Remembering SQL connection state in .net?

.net c# connection-pooling dapper sqlconnection

Question

Beside's the old known fact that connection.Close() vs connection.Dispose() are the same - except that running Close() over a disposed connection raises an exception while running Close() over a closed connection - is OK - I still have a question :

Assuming connection pooling is on , (default) - why is it important to remember the state of the connection ?

I've read this question here which shows that - avoiding opening and closing a connection saves performance.

This seems logic , but the problem is that the connection is never actually closed ! it is only marked for close.

Even If I use it under a using scope - the dispose just closes the connection and put it back in the pool.

Even if I wanted , I couldn't leave it open ( because I'd want others to use it). so I had to close/dispose it.

Looking at Dapper which also implements this behavior:

public static async Task<IEnumerable<T>> QueryAsync<T>(this...)
        {
         //...
            bool wasClosed = cnn.State == ConnectionState.Closed;
            using (var cmd = (DbCommand)command.SetupCommand(cnn, info.ParamReader))
            {
                try
                {
                    if (wasClosed) await ((DbConnection)cnn).OpenAsync()...
                  //...
                }
                finally
                {
                    if (wasClosed) cnn.Close();
                }
            }
        }

As you can see the "memorization" is implemented here.

nb , I already asked Marc about a related topic which is - why in dapper samples he uses both GetClosedConneciton and GetOpenConnection and I got an answer which is to show - that Dapper can deal with both scenarios. However this current question is about why it is re-set the connections state.

Question :

Looking at Dapper code it seems that it remembers the state and re-set the state after operation. ( I also know this behavior from the old sqldataadapter class)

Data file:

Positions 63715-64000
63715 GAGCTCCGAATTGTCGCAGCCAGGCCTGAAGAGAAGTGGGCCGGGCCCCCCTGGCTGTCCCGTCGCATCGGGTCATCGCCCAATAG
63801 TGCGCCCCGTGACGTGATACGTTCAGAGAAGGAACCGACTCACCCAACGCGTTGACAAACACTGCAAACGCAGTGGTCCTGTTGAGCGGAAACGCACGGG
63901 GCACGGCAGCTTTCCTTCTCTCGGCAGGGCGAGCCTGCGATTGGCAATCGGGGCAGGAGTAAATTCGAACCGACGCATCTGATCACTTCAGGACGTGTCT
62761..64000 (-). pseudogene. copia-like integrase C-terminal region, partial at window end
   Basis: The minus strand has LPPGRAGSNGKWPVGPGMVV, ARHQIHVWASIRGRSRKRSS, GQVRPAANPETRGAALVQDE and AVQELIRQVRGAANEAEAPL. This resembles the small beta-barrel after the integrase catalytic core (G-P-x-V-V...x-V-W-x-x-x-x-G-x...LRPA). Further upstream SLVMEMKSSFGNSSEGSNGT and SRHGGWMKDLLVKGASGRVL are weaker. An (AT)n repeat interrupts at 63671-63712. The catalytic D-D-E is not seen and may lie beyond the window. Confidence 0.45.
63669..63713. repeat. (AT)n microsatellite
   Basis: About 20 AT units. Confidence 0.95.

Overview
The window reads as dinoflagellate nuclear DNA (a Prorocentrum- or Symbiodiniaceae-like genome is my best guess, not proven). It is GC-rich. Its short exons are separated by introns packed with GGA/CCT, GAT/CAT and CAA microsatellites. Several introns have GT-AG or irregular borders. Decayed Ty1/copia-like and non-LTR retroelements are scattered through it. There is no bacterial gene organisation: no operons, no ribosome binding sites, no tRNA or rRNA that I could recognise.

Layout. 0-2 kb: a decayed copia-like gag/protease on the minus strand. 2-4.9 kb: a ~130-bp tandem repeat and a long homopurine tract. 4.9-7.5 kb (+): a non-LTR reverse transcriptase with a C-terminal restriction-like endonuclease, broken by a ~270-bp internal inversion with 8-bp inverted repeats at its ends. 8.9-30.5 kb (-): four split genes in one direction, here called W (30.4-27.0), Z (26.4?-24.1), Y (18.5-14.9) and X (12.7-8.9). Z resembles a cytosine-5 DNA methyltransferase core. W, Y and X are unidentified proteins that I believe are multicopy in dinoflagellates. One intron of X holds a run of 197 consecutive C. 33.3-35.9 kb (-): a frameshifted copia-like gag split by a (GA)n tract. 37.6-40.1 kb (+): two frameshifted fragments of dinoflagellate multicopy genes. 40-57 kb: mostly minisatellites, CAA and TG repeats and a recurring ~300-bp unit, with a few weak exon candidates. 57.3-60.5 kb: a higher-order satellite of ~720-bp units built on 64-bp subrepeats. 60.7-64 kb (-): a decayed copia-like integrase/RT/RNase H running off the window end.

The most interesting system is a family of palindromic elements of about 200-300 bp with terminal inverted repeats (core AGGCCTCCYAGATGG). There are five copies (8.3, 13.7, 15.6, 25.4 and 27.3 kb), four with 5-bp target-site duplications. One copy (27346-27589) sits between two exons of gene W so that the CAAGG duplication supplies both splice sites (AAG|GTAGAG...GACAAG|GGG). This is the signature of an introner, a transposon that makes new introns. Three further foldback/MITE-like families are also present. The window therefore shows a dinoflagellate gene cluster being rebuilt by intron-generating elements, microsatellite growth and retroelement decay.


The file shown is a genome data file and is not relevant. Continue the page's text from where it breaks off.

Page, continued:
The question is - why ? If I got a closed connection - then, I need to open it. great. but why do I have to close it by condition ? why not ALWAYS close it ? it's not going to hurt performance since the connection is not actually closed - it is only returned to pool.

The other way around - If I got an open connection , then I'd do work and keep it open (huh??)

AS you probably see , I'm missing something here. can someone please shed light ?

Accepted Answer

why not ALWAYS close it ?

The user could be doing lots of work on that connection. It could be associated with a transaction (closing would orphan it). It could have temporary tables (closing would destroy them), or other connection-preserved state (SET options, impersonation, etc).

Closing a connection here (if it was open originally) would be an unusual and unexpected thing with multiple nasty side-effects.


Popular Answer

If you're writing a library function where it makes sense for the consumers to pass you a connection object (of whatever flavour) then the safest thing to do is to respect that connection:

  • if you're passed an open connection object, make no assumptions about it and certainly don't close it after you've completed your work - you don't know what your consumers have done with it or will do with it.
  • if you're passed a closed connection object, then you'd better open it before you attempt to use it, and you ought to close it after you're done - you know that your consumer can't have e.g. a transaction open against a closed connection.

If your code creates a connection object, then I'd always recommend that the creation be placed in a using statement and so it will always be closed when you're done.

So, the only remaining thing I can think to say is to think carefully about writing your functions and work out whether it makes sense for your consumers to be passing you connection objects - if your work should always be performed in isolation, it would make more sense to ask for e.g. a connection string and for your code to entirely control the connection.



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